A ship is useless without equipment to power and control it.  DMS acts as a systems integrator.  Through our network of strategic partners, we can supply any expertise required to meet your needs.  Most specialists understand their specific field, and nothing else.  No one knows the right questions to ensure they match the requirements of the other specialists.  It can be like a room full of people talking different languages.

DMS acts as generalist in this area.  We know a little about every discipline: 

  • Electrical systems
  • Vessel power systems
  • Piping systems
  • Fire protection
  • Ventilation
  • Sound and vibration control

The generalist knows how to ask the right questions and communicate with each specialist.  DMS translates the general goals into discipline specific requirements.  We define the priorities for each specialty and provide a goal for success.  This allows each group to best communicate and anticipate their needs for the future.  Better communication means more efficient engineering and a more practical design.

Engineering Workflow - Phased Structure

DMS typically structures our work into four phases of design.  Each phase requires more effort (and budget) but produces greater detail and extracts greater performance from the design.  This converts into flexibility for you.  You decide how far to take the design.  Only pay for the effort you need.

Phase 1:  Mission Study

The mission study is where we achieve the greatest business benefit.  Many people believe that the key to business success is to produce the highest quality ship.  But the real success derives the correct operating conditions for the ship to prosper in your business model.  In the marathon to develop a ship design, the starting point is crucially important.

During the mission study, DMS interrogates your business goals and adjusts them based on limits of current technology and physics.  We then investigate variations to produce a set of concrete engineering objectives that achieve your goals.  End result:  more efficient engineering due to clear objectives, and a profitable ship because we started from a point of success.

Phase 2:  Concept Design

The concept design is the rough design for a working solution to the mission requirements.  Ship design requires an iterative process:  start with an educated guess and then refine that guess.  The concept design focuses on speed over accuracy.  This allows multiple iterations and refinements.  We focus on the major details and use simplified analysis.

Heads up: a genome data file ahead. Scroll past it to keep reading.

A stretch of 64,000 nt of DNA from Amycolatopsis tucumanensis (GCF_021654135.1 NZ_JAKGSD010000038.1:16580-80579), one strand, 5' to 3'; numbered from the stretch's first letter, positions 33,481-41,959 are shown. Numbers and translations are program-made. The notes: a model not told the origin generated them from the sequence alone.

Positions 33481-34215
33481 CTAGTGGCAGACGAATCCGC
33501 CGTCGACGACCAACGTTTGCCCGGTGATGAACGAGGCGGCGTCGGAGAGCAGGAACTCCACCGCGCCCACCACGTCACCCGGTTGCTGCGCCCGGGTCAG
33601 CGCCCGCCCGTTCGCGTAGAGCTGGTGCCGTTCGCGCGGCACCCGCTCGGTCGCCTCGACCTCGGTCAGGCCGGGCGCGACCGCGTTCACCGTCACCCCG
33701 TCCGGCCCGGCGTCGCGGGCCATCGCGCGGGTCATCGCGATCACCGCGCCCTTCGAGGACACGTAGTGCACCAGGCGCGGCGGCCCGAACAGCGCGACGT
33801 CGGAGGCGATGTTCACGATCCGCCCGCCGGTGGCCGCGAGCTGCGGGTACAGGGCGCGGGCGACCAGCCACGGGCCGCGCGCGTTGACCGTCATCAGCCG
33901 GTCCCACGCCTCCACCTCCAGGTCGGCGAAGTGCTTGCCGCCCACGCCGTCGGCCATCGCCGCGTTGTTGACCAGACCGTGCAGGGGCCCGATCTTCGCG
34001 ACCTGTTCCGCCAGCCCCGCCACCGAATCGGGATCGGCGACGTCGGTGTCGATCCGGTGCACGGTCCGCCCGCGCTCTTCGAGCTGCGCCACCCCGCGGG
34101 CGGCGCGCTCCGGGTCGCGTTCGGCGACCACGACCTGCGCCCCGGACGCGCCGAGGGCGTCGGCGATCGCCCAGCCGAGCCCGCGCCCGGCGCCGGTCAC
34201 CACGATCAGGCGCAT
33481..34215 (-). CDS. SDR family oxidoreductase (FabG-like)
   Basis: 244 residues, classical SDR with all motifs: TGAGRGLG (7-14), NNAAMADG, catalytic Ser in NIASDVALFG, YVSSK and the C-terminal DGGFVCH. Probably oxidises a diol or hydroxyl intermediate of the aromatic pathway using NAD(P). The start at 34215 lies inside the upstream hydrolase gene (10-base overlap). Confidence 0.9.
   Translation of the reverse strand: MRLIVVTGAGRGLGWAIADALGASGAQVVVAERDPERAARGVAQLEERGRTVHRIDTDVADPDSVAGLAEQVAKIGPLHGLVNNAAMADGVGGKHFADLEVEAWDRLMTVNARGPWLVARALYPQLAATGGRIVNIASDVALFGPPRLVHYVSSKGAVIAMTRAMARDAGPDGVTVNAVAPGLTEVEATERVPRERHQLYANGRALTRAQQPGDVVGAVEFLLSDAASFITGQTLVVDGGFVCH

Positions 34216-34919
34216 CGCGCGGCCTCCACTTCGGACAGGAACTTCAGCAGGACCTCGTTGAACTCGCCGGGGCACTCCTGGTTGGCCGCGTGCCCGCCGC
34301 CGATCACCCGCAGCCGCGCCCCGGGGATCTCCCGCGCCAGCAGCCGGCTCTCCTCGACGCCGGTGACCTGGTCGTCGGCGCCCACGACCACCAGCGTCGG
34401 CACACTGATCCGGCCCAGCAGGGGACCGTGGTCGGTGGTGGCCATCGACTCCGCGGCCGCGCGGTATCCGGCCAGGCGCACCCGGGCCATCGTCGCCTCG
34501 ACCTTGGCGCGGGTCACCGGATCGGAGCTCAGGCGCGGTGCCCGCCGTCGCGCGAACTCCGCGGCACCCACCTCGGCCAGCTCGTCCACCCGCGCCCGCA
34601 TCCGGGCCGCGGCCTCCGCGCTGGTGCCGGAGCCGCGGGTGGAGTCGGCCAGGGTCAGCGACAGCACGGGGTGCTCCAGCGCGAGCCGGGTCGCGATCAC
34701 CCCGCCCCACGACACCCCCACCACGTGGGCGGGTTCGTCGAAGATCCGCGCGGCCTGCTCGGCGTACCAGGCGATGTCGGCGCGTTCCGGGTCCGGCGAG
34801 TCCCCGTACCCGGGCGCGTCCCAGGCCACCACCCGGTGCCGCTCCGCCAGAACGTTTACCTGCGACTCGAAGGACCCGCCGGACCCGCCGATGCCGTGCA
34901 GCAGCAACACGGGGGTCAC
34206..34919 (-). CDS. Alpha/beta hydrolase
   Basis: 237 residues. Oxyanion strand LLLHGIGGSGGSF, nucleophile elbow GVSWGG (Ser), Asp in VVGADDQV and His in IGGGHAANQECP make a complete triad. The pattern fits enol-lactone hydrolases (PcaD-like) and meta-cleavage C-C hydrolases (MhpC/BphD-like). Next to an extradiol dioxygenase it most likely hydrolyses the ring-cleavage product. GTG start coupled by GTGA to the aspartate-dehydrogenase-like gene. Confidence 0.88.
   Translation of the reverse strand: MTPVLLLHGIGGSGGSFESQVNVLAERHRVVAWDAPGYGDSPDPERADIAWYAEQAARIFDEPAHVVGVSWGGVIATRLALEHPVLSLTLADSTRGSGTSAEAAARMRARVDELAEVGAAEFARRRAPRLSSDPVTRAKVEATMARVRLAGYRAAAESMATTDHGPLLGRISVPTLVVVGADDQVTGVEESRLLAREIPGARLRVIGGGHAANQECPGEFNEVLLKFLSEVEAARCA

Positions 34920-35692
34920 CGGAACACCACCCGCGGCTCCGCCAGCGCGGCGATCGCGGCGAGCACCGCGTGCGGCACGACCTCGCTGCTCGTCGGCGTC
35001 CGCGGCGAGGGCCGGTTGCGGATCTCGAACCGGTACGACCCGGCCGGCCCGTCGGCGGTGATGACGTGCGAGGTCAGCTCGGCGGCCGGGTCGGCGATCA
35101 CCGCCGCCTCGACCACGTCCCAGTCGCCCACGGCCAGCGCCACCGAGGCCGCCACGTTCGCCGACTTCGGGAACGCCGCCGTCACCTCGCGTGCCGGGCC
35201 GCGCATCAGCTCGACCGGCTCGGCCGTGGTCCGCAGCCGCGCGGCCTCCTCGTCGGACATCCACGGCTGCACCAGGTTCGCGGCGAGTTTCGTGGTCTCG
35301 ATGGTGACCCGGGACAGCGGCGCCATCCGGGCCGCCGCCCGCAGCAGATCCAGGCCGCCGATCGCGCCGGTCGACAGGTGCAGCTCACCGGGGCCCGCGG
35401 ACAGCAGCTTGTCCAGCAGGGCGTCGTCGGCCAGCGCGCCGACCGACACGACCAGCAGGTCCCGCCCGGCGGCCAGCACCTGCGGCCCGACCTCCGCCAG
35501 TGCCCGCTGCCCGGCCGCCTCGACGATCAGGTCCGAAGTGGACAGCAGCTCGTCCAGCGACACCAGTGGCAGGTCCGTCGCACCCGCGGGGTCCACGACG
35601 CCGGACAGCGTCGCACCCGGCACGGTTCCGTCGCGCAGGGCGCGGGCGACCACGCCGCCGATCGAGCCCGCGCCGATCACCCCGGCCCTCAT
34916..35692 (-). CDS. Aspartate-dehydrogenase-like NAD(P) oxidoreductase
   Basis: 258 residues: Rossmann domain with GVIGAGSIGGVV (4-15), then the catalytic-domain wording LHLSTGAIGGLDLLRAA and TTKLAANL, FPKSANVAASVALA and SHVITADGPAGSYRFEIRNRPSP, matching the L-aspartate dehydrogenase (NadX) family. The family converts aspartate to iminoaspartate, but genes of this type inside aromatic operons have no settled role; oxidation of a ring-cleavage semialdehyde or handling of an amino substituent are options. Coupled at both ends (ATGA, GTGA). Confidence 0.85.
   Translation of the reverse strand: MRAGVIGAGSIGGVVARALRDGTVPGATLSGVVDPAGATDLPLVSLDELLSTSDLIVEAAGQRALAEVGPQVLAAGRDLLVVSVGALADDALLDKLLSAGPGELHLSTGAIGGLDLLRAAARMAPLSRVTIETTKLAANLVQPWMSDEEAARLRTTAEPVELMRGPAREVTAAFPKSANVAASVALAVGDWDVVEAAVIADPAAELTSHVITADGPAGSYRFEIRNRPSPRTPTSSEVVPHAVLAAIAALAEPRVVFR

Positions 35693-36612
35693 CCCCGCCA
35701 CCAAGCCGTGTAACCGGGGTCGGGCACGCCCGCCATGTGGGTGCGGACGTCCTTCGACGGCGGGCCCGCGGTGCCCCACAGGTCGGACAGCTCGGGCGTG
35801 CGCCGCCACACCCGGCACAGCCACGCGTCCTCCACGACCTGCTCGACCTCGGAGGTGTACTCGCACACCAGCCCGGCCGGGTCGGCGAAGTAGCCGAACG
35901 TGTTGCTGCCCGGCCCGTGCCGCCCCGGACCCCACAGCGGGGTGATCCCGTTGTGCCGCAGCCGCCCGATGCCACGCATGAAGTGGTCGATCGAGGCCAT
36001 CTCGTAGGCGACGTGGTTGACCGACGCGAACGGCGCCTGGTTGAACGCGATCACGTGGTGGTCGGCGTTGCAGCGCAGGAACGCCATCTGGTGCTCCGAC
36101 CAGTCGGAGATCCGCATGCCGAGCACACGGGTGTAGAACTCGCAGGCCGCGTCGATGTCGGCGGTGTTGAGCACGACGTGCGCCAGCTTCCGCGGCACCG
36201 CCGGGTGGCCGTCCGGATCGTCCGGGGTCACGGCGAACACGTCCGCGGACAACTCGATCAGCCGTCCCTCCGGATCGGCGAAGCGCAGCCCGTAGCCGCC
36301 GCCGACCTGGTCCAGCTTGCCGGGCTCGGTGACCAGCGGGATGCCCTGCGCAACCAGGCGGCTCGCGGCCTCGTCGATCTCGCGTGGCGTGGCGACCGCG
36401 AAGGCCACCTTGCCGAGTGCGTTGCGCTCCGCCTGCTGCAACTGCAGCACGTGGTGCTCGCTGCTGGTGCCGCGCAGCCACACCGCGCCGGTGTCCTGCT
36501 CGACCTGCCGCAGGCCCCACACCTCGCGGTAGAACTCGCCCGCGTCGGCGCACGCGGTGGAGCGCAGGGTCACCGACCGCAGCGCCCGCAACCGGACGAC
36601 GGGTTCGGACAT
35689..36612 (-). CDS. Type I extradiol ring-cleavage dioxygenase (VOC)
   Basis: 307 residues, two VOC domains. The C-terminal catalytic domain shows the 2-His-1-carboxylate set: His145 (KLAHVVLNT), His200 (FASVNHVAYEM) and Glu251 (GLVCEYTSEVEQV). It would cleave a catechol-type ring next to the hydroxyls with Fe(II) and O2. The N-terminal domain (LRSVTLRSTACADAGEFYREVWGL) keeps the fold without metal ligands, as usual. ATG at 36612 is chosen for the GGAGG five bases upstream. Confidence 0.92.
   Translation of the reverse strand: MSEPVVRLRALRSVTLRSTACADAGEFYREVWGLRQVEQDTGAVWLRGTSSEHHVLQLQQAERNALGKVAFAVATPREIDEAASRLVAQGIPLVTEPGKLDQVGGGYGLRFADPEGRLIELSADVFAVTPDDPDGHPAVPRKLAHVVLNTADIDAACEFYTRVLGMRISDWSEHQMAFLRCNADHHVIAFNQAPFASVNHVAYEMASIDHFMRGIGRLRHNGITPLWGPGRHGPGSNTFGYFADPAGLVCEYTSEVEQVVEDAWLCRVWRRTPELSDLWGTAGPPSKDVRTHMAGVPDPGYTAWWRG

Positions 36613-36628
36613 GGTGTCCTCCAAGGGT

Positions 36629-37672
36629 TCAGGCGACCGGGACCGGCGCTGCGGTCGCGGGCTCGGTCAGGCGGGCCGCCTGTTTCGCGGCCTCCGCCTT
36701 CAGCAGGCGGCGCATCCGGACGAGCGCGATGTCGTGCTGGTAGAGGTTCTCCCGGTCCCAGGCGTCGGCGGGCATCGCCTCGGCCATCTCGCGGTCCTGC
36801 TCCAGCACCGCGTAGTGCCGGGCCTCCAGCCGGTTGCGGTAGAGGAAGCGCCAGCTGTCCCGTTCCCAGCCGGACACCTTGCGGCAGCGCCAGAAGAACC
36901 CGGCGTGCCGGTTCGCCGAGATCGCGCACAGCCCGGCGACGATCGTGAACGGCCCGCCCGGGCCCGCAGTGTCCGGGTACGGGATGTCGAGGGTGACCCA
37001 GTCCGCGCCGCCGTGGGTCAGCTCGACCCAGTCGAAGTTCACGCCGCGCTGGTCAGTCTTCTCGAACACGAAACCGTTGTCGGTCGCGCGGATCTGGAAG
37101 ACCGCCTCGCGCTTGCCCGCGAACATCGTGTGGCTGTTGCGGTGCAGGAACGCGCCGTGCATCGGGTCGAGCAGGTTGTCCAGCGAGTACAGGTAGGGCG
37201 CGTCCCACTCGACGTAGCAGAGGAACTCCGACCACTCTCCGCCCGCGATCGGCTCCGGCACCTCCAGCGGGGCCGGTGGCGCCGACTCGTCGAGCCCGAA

• Weight and powering requirements are the main concern
  • Create a basic arrangement for the ship
  • Ensure adequate vessel stability
  • Design aesthetics are a primary focus. Make the ship look good.

The final output from a concept design is not ready for production.  It still requires a contract design (Phase 3) to ensure accurate engineering.  But the concept design greatly reduces project risks.  It ensures a feasible solution exists before we invest extensive engineering to prove that solution.

Phase 3:  Contract Design

The contract design produces the final product in full description.  We have checked all major details and eliminated all major risks.  But the contract design does not provide step by step instructions for how to build the design.  It only shows the finished product.

  • Equipment: we specify the requirements but do not research exact vendors and models to achieve those requirements.
  • Structures: we show the finished structure, but don’t show welding details, assembly steps, fabrication jigs, etc.
  • Naval architecture: we check all major hydrodynamics, but do not correct for final ship weight after construction.
  • Drawings: we show the finished product, but do not include every detailed assembly for that product.
  • Project management: We create a technical specification, but do not interface with shipyards for competing bids, change order management, etc.

A shipyard can take a contract design and use their own in-house design team to create the final construction design (phase 4).

Phase 4:  Construction Design

The construction design provides detailed step by step instructions for how to build the design.  DMS can supply construction drawings directly to fabricators with no additional engineering or design required. 

  • Equipment: we specify the exact make and model of equipment to purchase, with specific quantities.
  • Structures: We show welding details, step-by-step assemblies, exact material orders, etc.
  • Naval architecture: We perform final testing on the ship to calculate exact weight and center of gravity.
  • Drawings: Anticipate dozens of drawings, showing each stage of fabrication.  Final design includes as-built drawings, showing all modifications during construction.
  • Project management: We review shipyard bids, manage production schedules, coordinate with various vendors, regulatory approvals.

After construction design, there is nothing left to do but physically build the ship or perform the modifications.